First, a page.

By placing the metallic portion of yellow CSST at permanent ground potential (bonding), the risk of possible damage and fire related to nearby lightning strikes is greatly diminished. CSST is approved for use both with natural gas and LP (propane). Modern electrical and building standards do not require gas piping to be able to withstand the energy of a lightning strike, whether the strike is direct or indirect. An indirect lightning strike may be a mile away or at a tree in the home’s back yard. When sufficient voltage is present, an electrical current is induced in nearby metallic objects like fencing, wiring, gas pipe, plumbing, appliances, etc.
Properly bonding a gas pipe is fairly simple in most situations and can be done by a qualified electrician. It requires a grounding conductor, most commonly braided or solid copper wiring, to be connected to the gas line where it enters the home and then connected to the home’s electrical grounding system (normally to a grounding terminal in the home’s main breaker panel). The main breaker panel’s grounding bar is grounded via either a driven ground rod and/or the home’s metal water service pipe (within five feet of where it enters the home).
A bonding connection where yellow CSST meets black iron pipe
In modern, new construction some areas rely on the plumbers installing CSST to bond the material upon installation; but it appears that most plumbers don’t understand bonding and the electrical codes. Other areas rely on electricians who aren’t even looking at the home’s plumbing (water and gas). I believe this is a common reason why bonding fell through the cracks when it was installed, although the 2005 National Electrical Code (NEC) specifically required that metal gas piping be bonded. In more recent years, however, all manufacturers of CSST have made it a point to release technical bulletins to CSST installers ensuring they are aware that yellow CSST must be bonded and how it must be done. Various lawsuits lead to these technical bulletins being issued.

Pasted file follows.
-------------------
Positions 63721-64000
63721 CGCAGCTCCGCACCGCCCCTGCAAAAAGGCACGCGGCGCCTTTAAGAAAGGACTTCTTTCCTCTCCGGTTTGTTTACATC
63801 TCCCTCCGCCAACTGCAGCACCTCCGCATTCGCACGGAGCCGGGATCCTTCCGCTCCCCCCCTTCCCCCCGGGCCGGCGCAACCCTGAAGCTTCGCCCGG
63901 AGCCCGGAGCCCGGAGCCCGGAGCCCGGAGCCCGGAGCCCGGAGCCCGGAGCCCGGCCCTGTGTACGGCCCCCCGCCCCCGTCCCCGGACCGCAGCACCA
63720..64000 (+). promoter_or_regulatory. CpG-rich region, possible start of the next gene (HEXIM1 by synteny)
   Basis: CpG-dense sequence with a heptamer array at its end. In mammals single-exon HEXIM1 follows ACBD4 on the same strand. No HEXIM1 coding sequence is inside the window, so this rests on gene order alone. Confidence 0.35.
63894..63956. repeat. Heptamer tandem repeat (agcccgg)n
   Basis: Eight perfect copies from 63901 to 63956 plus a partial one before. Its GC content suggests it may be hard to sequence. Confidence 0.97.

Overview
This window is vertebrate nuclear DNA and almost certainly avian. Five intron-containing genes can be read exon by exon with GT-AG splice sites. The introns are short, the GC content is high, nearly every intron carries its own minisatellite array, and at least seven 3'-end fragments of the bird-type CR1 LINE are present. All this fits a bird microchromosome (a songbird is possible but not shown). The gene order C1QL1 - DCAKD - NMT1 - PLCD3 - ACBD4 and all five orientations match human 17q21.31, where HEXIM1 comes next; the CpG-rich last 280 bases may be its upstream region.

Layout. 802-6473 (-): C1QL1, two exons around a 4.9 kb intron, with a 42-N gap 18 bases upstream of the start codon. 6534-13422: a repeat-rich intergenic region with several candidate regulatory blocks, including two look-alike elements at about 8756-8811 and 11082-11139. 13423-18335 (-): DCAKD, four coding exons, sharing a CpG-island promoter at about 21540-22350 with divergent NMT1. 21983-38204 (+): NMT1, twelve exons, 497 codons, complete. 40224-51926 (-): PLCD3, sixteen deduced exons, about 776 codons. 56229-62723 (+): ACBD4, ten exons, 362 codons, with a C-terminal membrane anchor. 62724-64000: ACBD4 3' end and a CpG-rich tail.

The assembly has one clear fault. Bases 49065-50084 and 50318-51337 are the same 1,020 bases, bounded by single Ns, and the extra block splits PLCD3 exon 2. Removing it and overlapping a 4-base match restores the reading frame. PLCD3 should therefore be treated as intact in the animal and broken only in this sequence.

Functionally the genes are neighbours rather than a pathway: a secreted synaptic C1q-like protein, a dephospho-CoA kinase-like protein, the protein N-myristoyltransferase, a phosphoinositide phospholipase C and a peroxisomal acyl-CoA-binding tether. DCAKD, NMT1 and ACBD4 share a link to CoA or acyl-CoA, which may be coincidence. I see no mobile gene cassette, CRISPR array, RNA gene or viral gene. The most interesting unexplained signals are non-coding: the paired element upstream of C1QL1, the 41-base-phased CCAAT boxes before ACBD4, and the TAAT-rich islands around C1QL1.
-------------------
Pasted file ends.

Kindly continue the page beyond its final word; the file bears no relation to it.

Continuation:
Non-bonded installations of yellow CSST should be promptly repaired by a qualified electrician familiar with CSST bonding. Keep in mind, however, that home inspectors are not code inspectors. The cost to have a qualified electrician properly bond CSST per the manufacturer’s specifications is inexpensive; however, it can be more difficult if the home has a finished basement with drywall ceilings since the bonding normally takes place at accessible gas plumbing from the basement.
As part of a home inspection, the inspector should try to determine if the home’s gas piping is bonded. Depending upon the home, accomplishing this task can range between being very easy to nearly impossible. This often boils down to how visually accessible the home’s gas piping is in the basement. In most newer homes that I inspect, I find that builders are finally getting around to bonding gas pipes. The local code enforcement officials are now requiring that the bonding exists.
In the 2000s manufacturers started manufacturing a different type of CSST with a black exterior sheathing (see above) which has different electrical and chemical properties. This newer black sheathing does not hold an electrical charge like the older yellow sheathed CSST can. Due to this change, the black sheathed CSST generally does not require special bonding as part of its installation requirements as long as the appliance — such as a furnace, gas fireplace, etc. — that it is connected to is grounded via its electrical power connection. Most newer CSST installations are black although some installers were still using the yellow jacketed CSST as recently as 2010 in some places.
For more information about gas pipe bonding, go to the following resources:
Matthew Steger, ACI, WIN Home Inspection